Downs and Ups

Here are two boring facts that I have recently learned; Ones doors must swing open towards the outside if one is to have more than 50 people dining inside a building of my size, (a little problematic if the original doors can’t be changed because the historic monuments people don’t want them altered), and from July this year restaurants are not allowed to have signs displayed at the side of the road. Unless you already have one up of course. But we are not allowed to put one up because… from July this year restaurants are not allowed to have signs displayed at the side of the road…
But, I have also learned this week, that one of the best experiences of setting up a restaurant in rural France is meeting local suppliers. From vegetables and chickens, to pigs and goats cheeses (and don’t forget the wines) the joy is eventually finding them down hidden valleys, on ancient farms where generations old and new are continuing to provide high quality produce – and they are passionate about their products too. (Thank you to the friends who have taken the time out to introduce me). I spent a morning talking to the cleanest happiest calmest goats I have ever seen, and was today with my neighbour, who has kindly planted edible flowers, and herbs for me in his garden. Provenance, yes! Just down the road.

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Gourmet Reminders of Spring in France

You can’t miss spring here in deepest rural France. Explosions of coloured blossom. The sound of the cuckoo. Young deer coming out of the woods to eat the new grass in our fields, which means the end-of-season hunt meal (post 30.03.15), and another fabulous slow-cooked-lamb Easter meal (post 10.05.14), this year eaten in glorious sunshine.
The traffic gets busier on the school run,

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And we have to stop off for supplies for baking.

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And more explosions of colour, of course, it’s carnival time again (post 14.04.14)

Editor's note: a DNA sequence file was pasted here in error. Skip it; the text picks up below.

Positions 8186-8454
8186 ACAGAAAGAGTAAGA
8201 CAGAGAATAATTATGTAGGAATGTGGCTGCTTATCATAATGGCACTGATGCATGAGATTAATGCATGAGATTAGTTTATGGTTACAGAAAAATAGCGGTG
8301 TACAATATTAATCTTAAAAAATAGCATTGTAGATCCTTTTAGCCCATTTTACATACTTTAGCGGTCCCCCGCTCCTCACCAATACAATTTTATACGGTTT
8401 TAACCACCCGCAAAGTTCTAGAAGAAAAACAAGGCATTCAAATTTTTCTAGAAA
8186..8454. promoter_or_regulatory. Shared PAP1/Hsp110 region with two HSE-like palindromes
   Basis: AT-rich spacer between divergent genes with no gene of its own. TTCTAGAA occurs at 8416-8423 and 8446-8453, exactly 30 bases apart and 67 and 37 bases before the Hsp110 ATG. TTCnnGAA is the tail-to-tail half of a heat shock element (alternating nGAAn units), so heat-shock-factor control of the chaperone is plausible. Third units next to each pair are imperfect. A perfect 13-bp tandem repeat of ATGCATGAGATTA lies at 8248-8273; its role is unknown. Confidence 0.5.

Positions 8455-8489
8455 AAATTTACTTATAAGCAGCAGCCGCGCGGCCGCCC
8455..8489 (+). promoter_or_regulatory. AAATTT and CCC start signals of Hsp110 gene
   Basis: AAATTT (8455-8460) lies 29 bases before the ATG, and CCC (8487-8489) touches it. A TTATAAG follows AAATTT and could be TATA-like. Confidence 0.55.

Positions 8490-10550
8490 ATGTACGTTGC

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Enjoying the Punishment

We have not quite yet survived the bureaucratic bungling of setting up a restaurant in France. We have just submitted ten copies of an enormous dossier to the mairie that needs to be presented to a load of different committees. First a planning department to change the official use of the building, (turns out that at some point after the restaurant last closed its doors in 1996, the building’s status was converted from commercial use to domestic), then a department to make sure it is fit for public use, then a meeting to look at all the fire and safety compliances, and then one to check out the handicap protocols. Oh, and don’t forget the notoriously fussy historic monuments division who have to have a peek too, because of the 700-year-old castle across the road – not that any of the reams of plans and descriptions have changed since the 1950s renovations.
No one in local officialdom is able to say exactly when or what bits of paper need to come back from all these places, but whether their pronouncements affect the planned opening at the beginning of June we are yet to see.
Meanwhile, back to the fun stuff! Shopping on a budget to equip and enhance a derelict restaurant that had been part of the community for 60 years.
The fire department couldn’t tell me where I can buy the appropriate fire extinguishers, but the old owner has lent me some wonderful photos dating back to when his grandmother first opened the restaurant doors in 1938. I need to get the facts in order before I can recount the history, but the photos are going to look fabulous on the walls…

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